Some 20 years ago Leigh Privett ventured to Kolyma, Russia, to race a marathon.
The area had only three months previously been opened up to outsiders (including even Russians from out of that the region), and so Leigh found himself to be one of the first foreigners in the area. He discovered the locals were incredibly warm and friendly people, and he promised himself that he would return one day.
That day was somewhat delayed in coming.
At the age of 68 Leigh felt he was ‘getting on a bit’ and decided to return whilst he was still very active and fit (he’d by now given up the running shoes and had been adventure riding for some 15 years).
So Leigh, his son and some friends started to organise a trip. Not just any trip, but a 20-day, 1,500km bike ride along the Road of Bones.
What’s the road of bones?
The “Gold Rush” is synonymous with colonial Australian history and is often associated as one of our ‘boom’ times. Indeed, visit many a regional town throughout the country and one can see the legacy of this prosperous, albeit now finished, period. Without question the rush delivered more than its fair share of hardships, but it has since become etched in the Australian psyche as a time of rapid colonial growth and exciting discovery, and it’s done plenty to feed our endearing impression of the bushman identity.
In 1930s – 1950s Russia, it was a different story.
Here, the Gold Rush became known as a bleak and inhospitable Hell. Prospectors weren’t entrepreneurs, they were slaves. As Alexander Solzhenitsyn put it, the area of Kolyma (named after the river that runs through it) was "a pole of cold and cruelty". Some of the slaves were genuine criminals, others were intellects, political prisoners and even generals. Exiled and imprisoned in gulags by the socialist Dictator Stalin, they were forced to build a 1,500km road from Magadan to Yakutsk into the Siberian hinterland gold mines, and to do so in the most hostile of conditions (-40 degrees Celsius in winter is not uncommon). They worked with the most rudimentary of equipment – pickaxes and wheelbarrows – and they worked literally to their death. Leigh says estimates of the number of deaths during this period area as high as two-million.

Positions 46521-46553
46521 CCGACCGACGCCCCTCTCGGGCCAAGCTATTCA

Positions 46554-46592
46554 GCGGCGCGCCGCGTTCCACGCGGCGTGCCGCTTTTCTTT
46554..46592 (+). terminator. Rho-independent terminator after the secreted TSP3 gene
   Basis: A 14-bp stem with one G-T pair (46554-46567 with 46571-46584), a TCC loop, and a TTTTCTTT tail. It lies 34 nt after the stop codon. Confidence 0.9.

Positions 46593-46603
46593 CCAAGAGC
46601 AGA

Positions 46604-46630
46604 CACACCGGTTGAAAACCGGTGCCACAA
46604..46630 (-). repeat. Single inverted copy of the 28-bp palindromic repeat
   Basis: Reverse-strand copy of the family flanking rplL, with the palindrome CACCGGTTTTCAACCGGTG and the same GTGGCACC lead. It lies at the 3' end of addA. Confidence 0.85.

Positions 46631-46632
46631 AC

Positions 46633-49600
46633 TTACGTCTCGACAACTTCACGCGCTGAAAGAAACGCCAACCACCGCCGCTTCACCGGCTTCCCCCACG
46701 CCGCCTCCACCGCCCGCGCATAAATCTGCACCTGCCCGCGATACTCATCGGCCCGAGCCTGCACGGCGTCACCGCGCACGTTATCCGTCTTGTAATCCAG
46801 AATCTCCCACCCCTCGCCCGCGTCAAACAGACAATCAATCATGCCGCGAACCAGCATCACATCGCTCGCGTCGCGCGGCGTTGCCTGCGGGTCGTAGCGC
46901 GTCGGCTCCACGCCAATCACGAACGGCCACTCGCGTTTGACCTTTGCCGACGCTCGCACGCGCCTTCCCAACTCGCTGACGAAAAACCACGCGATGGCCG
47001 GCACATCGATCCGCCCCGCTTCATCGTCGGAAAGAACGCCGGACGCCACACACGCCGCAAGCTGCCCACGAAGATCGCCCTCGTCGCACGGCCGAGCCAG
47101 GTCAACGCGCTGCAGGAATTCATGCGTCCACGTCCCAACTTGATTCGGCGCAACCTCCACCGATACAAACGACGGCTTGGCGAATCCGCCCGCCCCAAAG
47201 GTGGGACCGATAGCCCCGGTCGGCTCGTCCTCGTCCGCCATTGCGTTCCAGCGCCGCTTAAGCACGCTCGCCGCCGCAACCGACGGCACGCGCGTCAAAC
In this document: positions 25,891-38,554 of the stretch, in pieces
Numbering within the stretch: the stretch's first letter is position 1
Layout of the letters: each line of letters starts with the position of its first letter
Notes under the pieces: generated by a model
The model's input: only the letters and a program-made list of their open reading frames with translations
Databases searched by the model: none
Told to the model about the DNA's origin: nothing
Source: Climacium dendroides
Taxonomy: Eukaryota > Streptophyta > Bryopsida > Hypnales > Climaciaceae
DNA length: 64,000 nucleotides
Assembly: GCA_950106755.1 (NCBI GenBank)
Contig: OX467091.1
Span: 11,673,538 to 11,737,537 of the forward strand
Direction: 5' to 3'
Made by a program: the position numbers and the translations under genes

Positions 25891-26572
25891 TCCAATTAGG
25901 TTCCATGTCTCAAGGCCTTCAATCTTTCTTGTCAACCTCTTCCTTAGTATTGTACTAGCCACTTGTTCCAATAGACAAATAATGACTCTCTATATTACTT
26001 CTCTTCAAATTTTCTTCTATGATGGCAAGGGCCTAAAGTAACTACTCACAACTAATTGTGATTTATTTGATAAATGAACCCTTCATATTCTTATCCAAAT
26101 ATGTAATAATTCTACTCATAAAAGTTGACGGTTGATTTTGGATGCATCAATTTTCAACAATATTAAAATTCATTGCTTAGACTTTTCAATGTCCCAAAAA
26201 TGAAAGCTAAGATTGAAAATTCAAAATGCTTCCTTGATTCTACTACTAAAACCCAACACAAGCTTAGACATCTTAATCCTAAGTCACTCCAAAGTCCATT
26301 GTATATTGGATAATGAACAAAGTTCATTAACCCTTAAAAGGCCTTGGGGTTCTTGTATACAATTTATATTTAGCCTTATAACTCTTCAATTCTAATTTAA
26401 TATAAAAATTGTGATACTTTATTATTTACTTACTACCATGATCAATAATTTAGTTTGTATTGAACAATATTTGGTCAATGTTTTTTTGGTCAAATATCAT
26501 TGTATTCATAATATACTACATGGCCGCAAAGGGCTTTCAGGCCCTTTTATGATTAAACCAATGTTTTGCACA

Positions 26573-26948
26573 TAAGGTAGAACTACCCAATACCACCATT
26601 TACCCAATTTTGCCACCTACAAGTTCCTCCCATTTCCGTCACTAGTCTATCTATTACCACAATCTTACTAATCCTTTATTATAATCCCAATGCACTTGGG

As they died their weightless bodies were simply left along the road to decompose and forever become a part of what is now known as the M56 Kolyma Highway. The Road of Bones.
Why ride alongside such macabre history?
Leigh was very sensitive to the fact that most local habitants in Kolyma still have a direct connection to this dark stain on Russia’s national history. Yet despite this, he remembered them as quiet-speaking and gentle people, inquisitive characters who took a generous interest and intrigue in foreign visitors, and who on many occasion were only too happy to open their homes and share what little they had with these fleeting visitors. His return last year only reiterated such perceptions.
But the landscape itself is also a major drawcard. Granted it appears one of the most isolated places on earth, but it’s a changing vista of mountain passes, forested valleys and freezing streams, of vast and striking barren and rocky expanses. A harsh and unforgiving environment, certainly, but a stunning one nonetheless.
So how did it go?
The group of five decided to embark on the adventure in August last year. They deliberately avoided the Northern hemisphere’s summer as – surprisingly – Kolyma’s Mercury levels can reach hellish highs as easily as it can frigid lows.
They also knew to stay away from mozzie season as the creatures there apparently not only make ours look like winged miniatures, but can be near fatal as well. They packed mountain bikes and camping gear, and hired a Russian chauffeur who got them to the beginning of their journey and then effectively served as a Sag wagon (but was never used for that purpose) along the way.
As it turned out, they may have missed the heat but they ended up copping the cold. The snow hit them along the way. The journey became a series of sludgy roads. They had huge mud guards but it took no time at all for the sludge to build up. The coal dust turned to slush and they often found themselves sticking a foot into a derailleur to change gears!
But they didn’t get a flat – not once!
Locals were drawn to this bunch of foreigners, and they were invited into many a home for many a meal and/or Vodka. Food and accommodation was meagre to put it mildly and often very hard to find. But when they were welcomed into homes they were treated incredibly warmly.
Twenty days later and they all made it to Magadan (where there is a huge shrine, a mask of sorrow, dedicated to the lives lost on the Road), despite the varying levels of fitness within the group.
All five agreed it was an incredible adventure, made all the more poignant and memorable given the history and culture of the land.